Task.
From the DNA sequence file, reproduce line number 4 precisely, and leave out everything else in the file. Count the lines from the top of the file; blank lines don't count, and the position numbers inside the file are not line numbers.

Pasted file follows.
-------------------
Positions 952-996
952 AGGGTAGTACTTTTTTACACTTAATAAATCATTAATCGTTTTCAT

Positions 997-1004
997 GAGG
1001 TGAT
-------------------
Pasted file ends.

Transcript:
997 GAGG